Mixed Use, Mixed Media
A Los Angeles complex by Studio Pali Fekete Architects is a place to live, work, dine, and appreciate art
Edie Cohen -- Interior Design, 7/1/2006 12:00:00 AM
In Los Angeles, it's rare for architects to make a clean sweep: develop real estate, design, and build. Yet the Museum of Design Art & Architecture is the result of just such a coup by Zoltan Pali and Judit Méda Fekete, the gutsy couple who are principals of Studio Pali Fekete Architects. The ground-up two-story structure spins mixed-use in new directions while experimenting with a potentially lucrative business model. "I had always thought it would be nice to work, live, and eat in one place," Fekete says. "And to have a gallery."
That pipe dream got closer to reality when she and Pali discovered a derelict nursery on a 1/2-acre plot in the heart of Culver City—an area burgeoning with galleries and restaurants. Thrilled at the prospect of relocating from the firm's lackluster digs nearby, Fekete needed just a two-day weekend to sketch out the 28,000-square-foot concept. (The permits and execution, however, took almost two years.)
Most of the ground floor is dedicated to SPF:A's studio and the MODAA Gallery. Fekete also envisioned a café occupying one end—and so did chef Michael Wilson, nephew of Brian Wilson of the Beach Boys and veteran of the Venice restaurant 5 Dudley: The result is the 1,500-square-foot Wilson restaurant. The building's upper level is dedicated to live-work lofts. The couple combined two of the 1,800-square-foot, double-height units for themselves, leaving six for sale.
Although MODAA is a basic wood-framed concrete box, its front and side exposures are a ziggurat of white, ocher, and gray panels of cement fiberboard. In addition to color, they vary in width (16, 32, and 48 inches) and in relief (16 inches, 8 inches, and flush), creating a lively rhythm. "It's like sheet music," Pali says. At night, a colored LED sequence transforms the street elevation into what Fekete calls "structural artwork."
Aesthetics aren't the treatment's only asset. The facade is eco-friendly, too, with the panels sheltering the building from sun and rain as well as providing an acoustical barrier from traffic noise. Meanwhile, on the cedar-screened rear facade, the courtyard's three double doors offer passive ventilation—they're almost always open. (This is L.A., after all.)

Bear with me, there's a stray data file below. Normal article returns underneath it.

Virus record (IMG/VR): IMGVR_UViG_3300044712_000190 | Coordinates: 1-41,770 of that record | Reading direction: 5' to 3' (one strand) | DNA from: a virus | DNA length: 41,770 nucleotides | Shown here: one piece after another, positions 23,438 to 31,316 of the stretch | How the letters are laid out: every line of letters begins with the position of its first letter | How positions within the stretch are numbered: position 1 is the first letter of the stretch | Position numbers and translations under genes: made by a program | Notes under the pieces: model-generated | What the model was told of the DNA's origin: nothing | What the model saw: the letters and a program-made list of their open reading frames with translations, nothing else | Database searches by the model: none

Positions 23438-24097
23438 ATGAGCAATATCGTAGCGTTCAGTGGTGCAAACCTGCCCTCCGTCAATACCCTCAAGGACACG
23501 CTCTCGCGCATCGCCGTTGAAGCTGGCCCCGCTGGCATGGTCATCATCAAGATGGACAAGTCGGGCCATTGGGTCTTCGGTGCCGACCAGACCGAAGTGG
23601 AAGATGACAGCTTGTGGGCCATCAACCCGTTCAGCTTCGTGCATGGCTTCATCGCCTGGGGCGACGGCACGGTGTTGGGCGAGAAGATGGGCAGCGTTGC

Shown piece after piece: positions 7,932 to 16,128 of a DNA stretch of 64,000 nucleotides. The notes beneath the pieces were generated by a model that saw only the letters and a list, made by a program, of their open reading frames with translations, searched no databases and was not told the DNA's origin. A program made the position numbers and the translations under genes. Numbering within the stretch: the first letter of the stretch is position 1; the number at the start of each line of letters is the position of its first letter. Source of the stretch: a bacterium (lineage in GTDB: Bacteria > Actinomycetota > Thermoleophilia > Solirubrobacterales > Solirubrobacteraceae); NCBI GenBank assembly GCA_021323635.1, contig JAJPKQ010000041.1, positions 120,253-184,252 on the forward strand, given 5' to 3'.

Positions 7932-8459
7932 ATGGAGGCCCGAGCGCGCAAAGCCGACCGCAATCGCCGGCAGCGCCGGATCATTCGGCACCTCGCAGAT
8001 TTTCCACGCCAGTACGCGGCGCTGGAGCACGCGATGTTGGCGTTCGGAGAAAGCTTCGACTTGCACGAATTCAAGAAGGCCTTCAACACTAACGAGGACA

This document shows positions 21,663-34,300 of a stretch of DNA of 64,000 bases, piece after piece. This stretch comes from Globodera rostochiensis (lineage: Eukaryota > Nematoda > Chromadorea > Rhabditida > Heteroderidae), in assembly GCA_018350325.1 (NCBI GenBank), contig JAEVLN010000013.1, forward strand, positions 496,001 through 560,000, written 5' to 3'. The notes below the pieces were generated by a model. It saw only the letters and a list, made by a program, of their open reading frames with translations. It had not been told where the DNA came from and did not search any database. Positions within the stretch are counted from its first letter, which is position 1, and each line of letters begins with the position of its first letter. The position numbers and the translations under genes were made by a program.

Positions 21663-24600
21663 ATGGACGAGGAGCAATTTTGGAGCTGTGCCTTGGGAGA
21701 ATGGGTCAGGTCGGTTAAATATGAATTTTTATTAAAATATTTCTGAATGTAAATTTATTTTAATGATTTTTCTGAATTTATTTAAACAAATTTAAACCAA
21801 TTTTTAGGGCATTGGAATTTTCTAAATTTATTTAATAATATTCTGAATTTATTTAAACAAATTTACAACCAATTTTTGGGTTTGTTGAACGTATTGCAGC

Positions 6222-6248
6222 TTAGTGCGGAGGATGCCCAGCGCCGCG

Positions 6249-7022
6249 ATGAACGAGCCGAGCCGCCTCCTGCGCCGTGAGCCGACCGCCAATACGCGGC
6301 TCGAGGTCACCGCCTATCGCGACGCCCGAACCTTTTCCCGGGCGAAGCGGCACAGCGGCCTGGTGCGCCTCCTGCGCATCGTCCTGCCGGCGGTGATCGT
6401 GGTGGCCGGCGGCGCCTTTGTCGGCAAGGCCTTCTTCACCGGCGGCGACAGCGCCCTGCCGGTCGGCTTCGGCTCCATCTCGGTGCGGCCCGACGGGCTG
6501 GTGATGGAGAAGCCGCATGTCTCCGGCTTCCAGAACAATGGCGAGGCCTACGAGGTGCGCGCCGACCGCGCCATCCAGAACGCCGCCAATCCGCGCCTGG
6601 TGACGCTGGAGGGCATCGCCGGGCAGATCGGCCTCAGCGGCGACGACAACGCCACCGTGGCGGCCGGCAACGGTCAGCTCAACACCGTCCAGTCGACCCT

The ground-floor interiors comprise three distinct components, but they're still of a piece. Flooring throughout is sealed unpolished concrete. Walls are all white. Ceilings are 20 feet high. "I had to think like a developer," Pali explains. "By keeping the space flexible, we could rent it out should we need to downsize." Because there's an almost boundary-free flow between studio, gallery, and restaurant, SPF:A staffers en route to a quick bite to eat at Wilson can draw inspiration from the painting and sculpture shown in the gallery—which doubles as a meeting room to impress art-sensitive clients, both current and potential. For example, it was here that the firm recently hosted a two-day meeting with clients from a performing-arts center in L.A.
There's a more conventional glass-fronted conference room in the studio, but Pali and Fekete left the rest of it open. Staff and principals alike occupy rows of custom workstations built of walnut veneer and steel; cabinetry is walnut-veneered, too. Overhead, metal-halide fixtures offer 'ambient light to supplement the plentiful sunshine. A mezzanine houses the library, graphics department, and administrative staff.
The squared-off forms of charcoal-gray and red wool-covered sofas and chairs by Marcel Wanders appear first in reception, then in the living area of Pali and Fekete's apartment—where they retreat at the end of the workday by way of a staircase or an elevator, both installed outside to increase rentable area. True to the loft vernacular, the four-bedroom duplex provides plenty of unobstructed space for the couple to share with their rambunctious sons, ages 10 and 11. "We kept materiality down," Pali says. Flooring is the same unpolished concrete as below. Millwork veneered in rift-cut white oak characterizes the master bedroom and the kitchen. The stair to the mezzanine playroom has maple treads and a balustrade of stainless-steel cables. Steel beams, ductwork, and ceiling joists are all exposed.
Cedar trellises shelter the second-floor breezeway, shared by all seven lofts. So make that "develop, design, and build"—then create an all-inclusive community. Prius not required.
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